Our beautiful Ariella!
Meet Ariella! When we first met, I was like, “There’s another blonde, funky, frum (Torah observant), classical musician string player in the world?! Yay!” She seriously rocks my socks off! Here are some gorgeous, fun photos of her, and an interview! You’ll love hearing what she has to say!
Hi Ariella, can you tell us a bit about yourself, how you spend your time, what you love to do, where you live, etc.?
Hey there everyone, I’m Ariella Zeitlin-Hoffman, a violinist from Israel. I grew up in Baltimore, and made aliyah to Israel when I was 18 (on my birthday) spent a year learning Hebrew, and then went into the Jerusalem Academy of Music and Dance where I met Andrea and her husband Yonatan. Music is a huge part of my life-My parents are kind of the hippie rock stars of the community we lived in, and their Simchat Beit HaShoeva was the place to be for years and years-Rabbi Shlomo Carlebach used to pop in yearly, but I don’t remember him so I don’t have any great stories except there was one year that the whole sukka fell over and I remember a feeling of panic because they were expecting a hundred or so people. My grandfather, Zvi Zeitlin was considered by the NY Times to be the Methuselah of violin players-making a full recital on his 90th birthday! Today I play one of his violins and use a bow which was made exclusively for him by a jeweler named Henry Kasten. So I always had those two important influences in my life-the classical and the folk, and as a musician I’m really connected to both genres, which has made me very in demand (thank G-D!) as a studio player because I keep it in both worlds with note reading, improvising, and playing by ear.
Time, time! I’m still at home with our baby, and summer vacation is just finished now so I’ve been spending an awful lot of time with the family-when it’s regular time, which is starting now, I really spend all of my time either playing violin, teaching, spending time with my family, or dealing with the house type of stuff that nobody wants to do (except those crazy Pinterest moms who I aspire to be like). I’m also a super nerdy crafter (seem like the type, eh?) and love to crochet, sew, bake, and upcycle furniture-I love painting and sanding and getting my hands dirty. My husband makes beer so he’s also crafty like that. In terms of work, I teach and I do a lot of freelance work-concerts, bar shows, studio sessions, etc. So I’m really busy! And even when I’m not busy with work, there’s always something else to do. We live today in Herzliya, where my husband works as the Rabbi for Jeff Seidel’s student center, so we have programs of different kinds almost every night of the week in our house. Sometimes I’m there, sometimes not-depends on how worn out I am. I also have the attitude that when I’m at home I’m all at home-I try to keep my mind off of other projects so when I’m at home, and I really try to keep my phone far away until our kids are asleep. With my big daughter in Pre-K, our baby boy is mainly with me except when I have work. Sometimes think about getting a real job and putting him in daycare, but I love being a mom, and he’s an easy kid so I get a lot done.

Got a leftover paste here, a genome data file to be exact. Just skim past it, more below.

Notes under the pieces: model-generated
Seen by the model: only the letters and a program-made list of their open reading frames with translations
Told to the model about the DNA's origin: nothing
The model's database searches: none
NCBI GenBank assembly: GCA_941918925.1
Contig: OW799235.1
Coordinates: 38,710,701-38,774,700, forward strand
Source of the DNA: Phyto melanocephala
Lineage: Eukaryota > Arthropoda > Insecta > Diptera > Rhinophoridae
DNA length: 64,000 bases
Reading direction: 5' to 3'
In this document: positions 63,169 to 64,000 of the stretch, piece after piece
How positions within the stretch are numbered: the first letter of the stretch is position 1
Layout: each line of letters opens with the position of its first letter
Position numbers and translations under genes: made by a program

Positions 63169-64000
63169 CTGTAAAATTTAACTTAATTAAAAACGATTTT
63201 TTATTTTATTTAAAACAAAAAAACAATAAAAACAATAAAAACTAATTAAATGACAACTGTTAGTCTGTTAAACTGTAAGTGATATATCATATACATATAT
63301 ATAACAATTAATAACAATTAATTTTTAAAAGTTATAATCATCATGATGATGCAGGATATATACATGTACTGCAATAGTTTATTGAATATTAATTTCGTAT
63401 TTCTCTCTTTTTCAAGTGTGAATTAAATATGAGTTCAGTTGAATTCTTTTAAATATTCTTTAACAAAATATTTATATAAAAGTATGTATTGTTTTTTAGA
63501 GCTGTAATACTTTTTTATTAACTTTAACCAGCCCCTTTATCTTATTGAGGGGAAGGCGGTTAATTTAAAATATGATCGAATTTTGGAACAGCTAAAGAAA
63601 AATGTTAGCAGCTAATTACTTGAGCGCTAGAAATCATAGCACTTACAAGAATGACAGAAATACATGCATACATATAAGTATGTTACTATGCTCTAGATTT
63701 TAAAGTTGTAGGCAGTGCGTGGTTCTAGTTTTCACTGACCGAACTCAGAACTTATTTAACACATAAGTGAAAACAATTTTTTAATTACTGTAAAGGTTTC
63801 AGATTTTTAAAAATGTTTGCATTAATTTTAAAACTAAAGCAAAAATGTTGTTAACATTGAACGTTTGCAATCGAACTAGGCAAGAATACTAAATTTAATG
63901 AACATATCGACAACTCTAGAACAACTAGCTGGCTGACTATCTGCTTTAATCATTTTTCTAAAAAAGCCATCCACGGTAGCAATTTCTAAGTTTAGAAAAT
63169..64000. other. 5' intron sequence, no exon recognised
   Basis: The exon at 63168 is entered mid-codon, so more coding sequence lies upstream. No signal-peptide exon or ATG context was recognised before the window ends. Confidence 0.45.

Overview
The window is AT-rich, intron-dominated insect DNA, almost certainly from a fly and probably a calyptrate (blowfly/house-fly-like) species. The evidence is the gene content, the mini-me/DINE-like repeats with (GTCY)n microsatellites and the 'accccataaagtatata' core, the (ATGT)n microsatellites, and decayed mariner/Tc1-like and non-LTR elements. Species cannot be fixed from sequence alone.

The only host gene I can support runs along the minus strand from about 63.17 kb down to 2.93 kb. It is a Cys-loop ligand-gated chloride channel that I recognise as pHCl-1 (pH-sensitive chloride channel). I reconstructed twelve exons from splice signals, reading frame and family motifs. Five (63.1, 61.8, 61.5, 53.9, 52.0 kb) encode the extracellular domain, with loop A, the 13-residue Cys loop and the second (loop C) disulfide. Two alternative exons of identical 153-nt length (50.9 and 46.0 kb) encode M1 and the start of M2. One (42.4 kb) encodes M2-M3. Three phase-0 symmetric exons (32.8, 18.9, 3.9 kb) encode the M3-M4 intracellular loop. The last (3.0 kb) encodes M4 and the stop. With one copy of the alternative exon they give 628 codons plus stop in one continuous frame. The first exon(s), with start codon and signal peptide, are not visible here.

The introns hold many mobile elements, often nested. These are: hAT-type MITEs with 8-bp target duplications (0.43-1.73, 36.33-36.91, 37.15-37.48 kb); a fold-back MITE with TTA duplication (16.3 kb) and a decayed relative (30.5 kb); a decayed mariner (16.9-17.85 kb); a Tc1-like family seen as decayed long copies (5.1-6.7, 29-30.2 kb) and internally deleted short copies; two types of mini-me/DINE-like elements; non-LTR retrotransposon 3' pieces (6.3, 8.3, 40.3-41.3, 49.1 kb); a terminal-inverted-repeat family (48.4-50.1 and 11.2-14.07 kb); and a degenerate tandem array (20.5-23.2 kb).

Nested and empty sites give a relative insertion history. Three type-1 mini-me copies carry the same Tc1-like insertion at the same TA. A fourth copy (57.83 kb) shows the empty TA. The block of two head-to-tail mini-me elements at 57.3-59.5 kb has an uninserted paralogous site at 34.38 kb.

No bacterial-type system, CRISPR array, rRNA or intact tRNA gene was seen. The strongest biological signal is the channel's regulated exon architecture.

Do you have a favourite composition? Or a few favourites? Why?
So a few months ago, I had a series of concerts where I performed the Mendellsohn Violin Concerto with an all-women’s orchestra from Jerusalem with concerts all over the country. There were 5 concerts in total, and there are some plans to resume the tour in the fall, but nothings set in stone yet. They’re making sure I’m still practicing!! Anyways, back to Mendellsohn. I mean he was just brilliant and stunning in his writing. Gorgeous music. The concerto is also unique because the way it is written is kind of like an exchange between the orchestra and the soloist, and I love how the theme starts in the violin at the beginning instead of the opposite, which is more standard, setting the scene for the drama of the orchestra to come in. Ahh…Mendellsohn. Also the 3rd movement is a lot of fun. Another favorite piece is the Khachaturian Violin Concerto, which is a rich and intense musical drama-Khachaturian was an Armenian and the journey of the Armenians and the Jews has many parallels in the past century. In fact, my great grandparents were jailed in Russia because of Zionist activity, and they were put in front of an Armenian judge for trial, who empathized with their desire for a homeland and instead of sending them to Siberia as punishment, actually sent them to Palestine in 1927. And, and, and…well what I think is so great about loving music is that you’re really familiar with different types of music so you know what you want to hear at different times. There are very few genres that I dislike. I’ve experimented in everything, and love all kinds of music. I love show pieces-pieces written for the violin which classical performers call ‘fluff’-written to impress but not really deep. I play a lot of those in certain types of venues. I love singing, also and am currently working on a few singles of my original songs. I love 50’s rock and roll, I love any band with positive vibes and messages, I love dubstep and trance and folk and rock and fiddle music and country and middle eastern Arabic and am practicing my beatboxing!